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Information Technology Alert

Australian Privacy Commissioner finds Department of Immigration and Border Protection breached the Privacy Act

| Published by Craig Subocz

The Office of the Australian Information Commissioner (OAIC) today announced that the Department of Immigration and Border Protection (DIBP) breached the Privacy Act in February 2014.

A ‘database’ containing the personal information of ‘almost 100,000’ asylum seekers was publicly accessible via the DIBP website for approximately eight days before being removed by DIBP upon being alerted by the OAIC.  This information consisted of full names, gender, citizenship, date of birth, period of detention, location, boat arrival details and reasons why DIBP deemed the individual ‘unlawful’. 

This breach occurred when statistical information was inadvertently embedded in a MS-Word document published on DIBP’s website.  The report was accessed multiple times while it was live on the website and was republished by an automated archiving service.

The OAIC announced that the Privacy Commissioner found that DIBP had breached two Information Privacy Principles, namely IPP 4 (security of personal information) and IPP 11 (disclosure of personal information). 

The Information Privacy Principles, which applied to Commonwealth Government departments and agencies, were replaced by the Australian Privacy Principles on 12 March 2014.

The Privacy Commissioner found that:

  • while DIBP had numerous procedures and policies at the time of the breach governing the compilation, clearance and publication of its reports, such policies and procedures lacked the necessary detail to mitigate against the risk of a data breach;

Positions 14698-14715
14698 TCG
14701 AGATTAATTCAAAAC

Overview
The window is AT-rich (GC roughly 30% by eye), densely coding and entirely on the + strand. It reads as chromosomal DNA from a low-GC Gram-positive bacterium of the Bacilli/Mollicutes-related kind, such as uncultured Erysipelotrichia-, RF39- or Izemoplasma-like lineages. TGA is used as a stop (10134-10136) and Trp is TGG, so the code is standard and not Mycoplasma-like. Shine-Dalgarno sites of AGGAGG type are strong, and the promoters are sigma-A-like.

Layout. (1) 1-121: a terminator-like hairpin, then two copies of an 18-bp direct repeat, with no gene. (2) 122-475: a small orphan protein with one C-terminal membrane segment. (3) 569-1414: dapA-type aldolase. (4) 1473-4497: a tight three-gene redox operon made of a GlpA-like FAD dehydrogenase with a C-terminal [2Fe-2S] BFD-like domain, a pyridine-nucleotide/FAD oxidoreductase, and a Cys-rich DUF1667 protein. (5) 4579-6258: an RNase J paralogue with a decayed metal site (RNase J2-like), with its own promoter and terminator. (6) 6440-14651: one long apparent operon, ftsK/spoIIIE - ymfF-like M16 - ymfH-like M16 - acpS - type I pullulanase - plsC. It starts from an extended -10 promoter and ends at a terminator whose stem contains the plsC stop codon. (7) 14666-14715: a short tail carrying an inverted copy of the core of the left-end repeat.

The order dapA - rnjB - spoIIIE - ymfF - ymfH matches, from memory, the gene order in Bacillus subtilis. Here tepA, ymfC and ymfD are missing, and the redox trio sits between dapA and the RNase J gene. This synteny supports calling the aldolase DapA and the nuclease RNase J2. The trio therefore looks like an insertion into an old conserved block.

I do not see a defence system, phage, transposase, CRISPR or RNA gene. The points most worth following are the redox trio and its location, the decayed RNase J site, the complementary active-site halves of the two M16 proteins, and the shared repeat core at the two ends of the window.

• DIBP staff were not adequately trained on how to implement the procedures outlined in the policies and the importance of following them correctly in order to safeguard personal information that DIBP held. 
  • DIBP breached IPP 4 by failing to implement reasonably security safeguards to protect the personal information it held against loss, unauthorised access, use, modification or disclosure and against other misuse;
  • DIBP disclosed the compromised information within the meaning of IPP 11 because the information was publicly accessible via DIBP’s website, that none of the statutory exceptions to the obligations in IPP 11 applied and DIBP acknowledged that the information should not have been publicly available.

The Commissioner recommended that DIBP monitor internal compliance and establish new processes to ensure that internal compliance procedures are consistently followed, and asked DIBP to engage an independent auditor to certify that DIBP has completed its planned remediation steps (including staff training). The DIBP was also instructed to present to the Commissioner the Auditor’s Report by 13 February 2015.

DIBP has:

  • revised its privacy procedures and has commenced updating its IT infrastructure;
  • created an internal working group to provide formal governance for online publishing and updated its online publishing material with particular emphasis on checking for embedded or hidden data; and
  • engaged KPMG to review DIBP’s policies, procedures and culture regarding the handling and management of sensitive data and DIBP will also engage an independent auditor to certify to the OAIC that it has taken the remediation steps recommended by the Commissioner and by KPMG.

A copy of the Commissioner’s decision can be accessed here